The Cookie Tree


Written by Jay Williams, Illustrated by Blake Hampton

Parents’ Magazine Press, 1967

The village of Owlgate was quiet and tidy, and nothing surprising ever happened there.

Previously Reviewed Books from this Author:  Seven at One Blow

Alwyn the Ancient is described as a wrinkle, with a man wrapped around it.  Outstanding.

Alwyn the Ancient is described as a wrinkle, with a man wrapped around it. Outstanding.

A tree appears in the center of Owlgate, with silver bark, golden leaves and chocolate cookies hanging from the branches.  Everyone in the village gathers around and offers their opinions on the anomaly, with the adults believing it to be a joke or worse, a bad omen, and the children believing it to be a gift from a magician, meant as a present to the town.  The adults, obsessed with knowing its purpose for being there, call in the village’s wisest men to advise them what’s to be done with the unusual tree.  When the Lord of Owlgate arrives, the villagers have reached a fever pitch, with some people insisting that the tree is evil and others believing it could be worth money.  The Mayor calls for silence and announces that they will chop the tree down and watch it for a while, then send it to the King, but they discover that the tree is gone.  While the village was arguing, the children shook down all the cookies and ate them and then the tree folded up on itself and disappeared.  One of the boys licks his lips and declares that THAT was what the tree was for.  And somewhere, a magician smiles.

Here’s another one of those books I had when I was a little girl.  In all honesty, I was never a huge fan of it when I was very young.  But as I got older, I began to see the deeper messages in this story and my opinion of it changed.  Author Jay Williams seems to be serving up a number of different messages in this story, from the importance of listening to your children to the dangers of witch hunt mentality.  I adore the last line about the magician, in which we see that the children were right in their positive assessment of the tree, because we also see that it doesn’t matter to the children whether or not they were right.  Those of you who have heard me rail against modern society’s need to ‘be right’ surely know how much I appreciate this element of the book.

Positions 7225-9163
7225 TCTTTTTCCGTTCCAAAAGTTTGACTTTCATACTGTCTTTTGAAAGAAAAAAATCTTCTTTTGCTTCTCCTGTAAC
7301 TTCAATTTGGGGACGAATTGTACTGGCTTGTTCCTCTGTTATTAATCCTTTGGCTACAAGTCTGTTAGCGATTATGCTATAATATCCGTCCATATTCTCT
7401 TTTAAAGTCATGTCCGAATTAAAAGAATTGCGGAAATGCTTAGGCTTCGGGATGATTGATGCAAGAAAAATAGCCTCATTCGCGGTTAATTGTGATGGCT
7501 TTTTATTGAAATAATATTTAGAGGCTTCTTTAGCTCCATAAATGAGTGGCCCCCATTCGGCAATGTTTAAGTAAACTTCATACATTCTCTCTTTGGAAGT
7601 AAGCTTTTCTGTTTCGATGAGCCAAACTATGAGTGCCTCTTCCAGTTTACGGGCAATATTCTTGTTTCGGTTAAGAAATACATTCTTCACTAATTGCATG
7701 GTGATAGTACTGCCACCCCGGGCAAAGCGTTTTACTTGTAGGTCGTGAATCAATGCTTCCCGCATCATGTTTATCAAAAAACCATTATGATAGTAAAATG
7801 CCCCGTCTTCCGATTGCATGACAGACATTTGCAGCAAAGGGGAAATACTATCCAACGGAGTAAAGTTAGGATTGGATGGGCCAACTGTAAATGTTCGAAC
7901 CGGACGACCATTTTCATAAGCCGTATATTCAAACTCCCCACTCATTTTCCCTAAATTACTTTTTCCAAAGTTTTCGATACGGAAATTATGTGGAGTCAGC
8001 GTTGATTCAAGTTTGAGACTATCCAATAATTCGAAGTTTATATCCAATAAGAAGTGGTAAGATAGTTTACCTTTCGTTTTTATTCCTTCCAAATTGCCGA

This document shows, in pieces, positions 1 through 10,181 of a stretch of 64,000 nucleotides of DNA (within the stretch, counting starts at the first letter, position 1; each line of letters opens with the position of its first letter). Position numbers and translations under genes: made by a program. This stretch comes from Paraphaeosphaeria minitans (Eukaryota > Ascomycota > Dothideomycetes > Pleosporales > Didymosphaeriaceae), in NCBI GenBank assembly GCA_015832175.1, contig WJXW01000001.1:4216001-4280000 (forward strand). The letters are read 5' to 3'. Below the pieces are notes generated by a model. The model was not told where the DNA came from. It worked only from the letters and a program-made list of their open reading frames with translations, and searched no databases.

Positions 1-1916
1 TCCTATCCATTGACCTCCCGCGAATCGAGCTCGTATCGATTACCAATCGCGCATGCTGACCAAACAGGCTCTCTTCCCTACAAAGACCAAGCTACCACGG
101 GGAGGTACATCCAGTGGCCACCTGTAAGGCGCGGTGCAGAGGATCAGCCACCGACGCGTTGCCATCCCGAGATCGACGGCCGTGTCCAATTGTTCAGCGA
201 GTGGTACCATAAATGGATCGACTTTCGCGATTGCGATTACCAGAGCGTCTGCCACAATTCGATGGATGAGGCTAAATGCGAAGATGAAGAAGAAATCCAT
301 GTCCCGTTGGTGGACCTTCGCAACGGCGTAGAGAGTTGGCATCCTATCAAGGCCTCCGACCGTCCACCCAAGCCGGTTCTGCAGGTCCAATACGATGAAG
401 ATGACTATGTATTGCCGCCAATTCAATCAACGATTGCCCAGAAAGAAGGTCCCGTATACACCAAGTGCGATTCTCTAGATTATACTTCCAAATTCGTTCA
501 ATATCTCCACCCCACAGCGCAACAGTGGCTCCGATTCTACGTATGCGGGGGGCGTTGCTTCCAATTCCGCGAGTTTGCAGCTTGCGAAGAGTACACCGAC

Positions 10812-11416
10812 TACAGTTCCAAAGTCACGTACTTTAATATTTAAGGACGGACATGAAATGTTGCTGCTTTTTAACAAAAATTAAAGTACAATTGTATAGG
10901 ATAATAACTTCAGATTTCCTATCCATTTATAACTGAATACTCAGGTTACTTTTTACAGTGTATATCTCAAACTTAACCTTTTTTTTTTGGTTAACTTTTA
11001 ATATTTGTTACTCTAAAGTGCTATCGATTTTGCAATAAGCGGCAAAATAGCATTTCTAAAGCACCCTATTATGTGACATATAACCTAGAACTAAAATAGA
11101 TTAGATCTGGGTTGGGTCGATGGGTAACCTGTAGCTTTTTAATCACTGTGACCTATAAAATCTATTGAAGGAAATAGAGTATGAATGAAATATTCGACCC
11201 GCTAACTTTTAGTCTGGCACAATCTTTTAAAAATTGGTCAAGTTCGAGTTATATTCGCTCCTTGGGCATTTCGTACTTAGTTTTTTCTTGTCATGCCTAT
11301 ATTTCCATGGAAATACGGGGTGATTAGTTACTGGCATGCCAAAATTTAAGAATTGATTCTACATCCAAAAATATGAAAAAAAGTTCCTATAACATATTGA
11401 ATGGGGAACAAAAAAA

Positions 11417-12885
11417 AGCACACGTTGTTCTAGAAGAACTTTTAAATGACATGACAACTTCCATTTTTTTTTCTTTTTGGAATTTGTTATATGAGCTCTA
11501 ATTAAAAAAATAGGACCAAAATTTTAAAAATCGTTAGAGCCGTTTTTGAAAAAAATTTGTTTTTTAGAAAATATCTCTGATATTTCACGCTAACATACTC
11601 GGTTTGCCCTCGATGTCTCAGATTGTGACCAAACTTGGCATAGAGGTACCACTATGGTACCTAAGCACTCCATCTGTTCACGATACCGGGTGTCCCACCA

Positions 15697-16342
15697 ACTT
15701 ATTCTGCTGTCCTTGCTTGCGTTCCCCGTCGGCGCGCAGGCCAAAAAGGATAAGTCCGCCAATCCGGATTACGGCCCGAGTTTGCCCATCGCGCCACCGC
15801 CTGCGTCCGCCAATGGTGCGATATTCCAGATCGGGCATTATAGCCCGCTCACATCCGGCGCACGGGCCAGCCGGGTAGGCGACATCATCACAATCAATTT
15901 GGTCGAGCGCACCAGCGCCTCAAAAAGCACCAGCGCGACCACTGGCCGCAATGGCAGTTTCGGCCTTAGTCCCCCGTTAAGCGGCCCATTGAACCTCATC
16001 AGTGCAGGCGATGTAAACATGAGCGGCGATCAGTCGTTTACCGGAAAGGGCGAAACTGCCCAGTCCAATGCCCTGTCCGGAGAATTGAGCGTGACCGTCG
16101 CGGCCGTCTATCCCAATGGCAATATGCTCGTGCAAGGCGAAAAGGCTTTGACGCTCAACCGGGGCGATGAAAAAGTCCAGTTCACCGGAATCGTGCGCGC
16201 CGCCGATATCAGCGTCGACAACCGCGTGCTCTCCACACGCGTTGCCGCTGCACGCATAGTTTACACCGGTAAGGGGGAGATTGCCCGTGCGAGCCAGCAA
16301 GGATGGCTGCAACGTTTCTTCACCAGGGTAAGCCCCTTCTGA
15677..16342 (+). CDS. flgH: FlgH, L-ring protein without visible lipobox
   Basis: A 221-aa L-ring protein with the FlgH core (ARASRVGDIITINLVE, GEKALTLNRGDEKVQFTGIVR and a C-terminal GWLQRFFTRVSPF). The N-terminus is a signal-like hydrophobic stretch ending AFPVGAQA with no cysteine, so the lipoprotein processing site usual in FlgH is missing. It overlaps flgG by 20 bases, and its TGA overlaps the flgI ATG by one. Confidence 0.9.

Illustrator Blake Hampton gives each character their own individual look, with clothes that are appropriate to their medieval setting and facial expressions that tell us more about who they are.  He also makes it easy to identify the characters by occupation.  The miller, for example, is always shown carrying a big bag of flour and the butcher is never without his cleaver.  I think I would probably steer clear of the butcher, though…he looks like a majorly grumpy guy.

And what did we learn?  What I take away from this book is that miraculous things that happen are not meant to be dissected or explained or interpreted.  They are meant to be appreciated and enjoyed.


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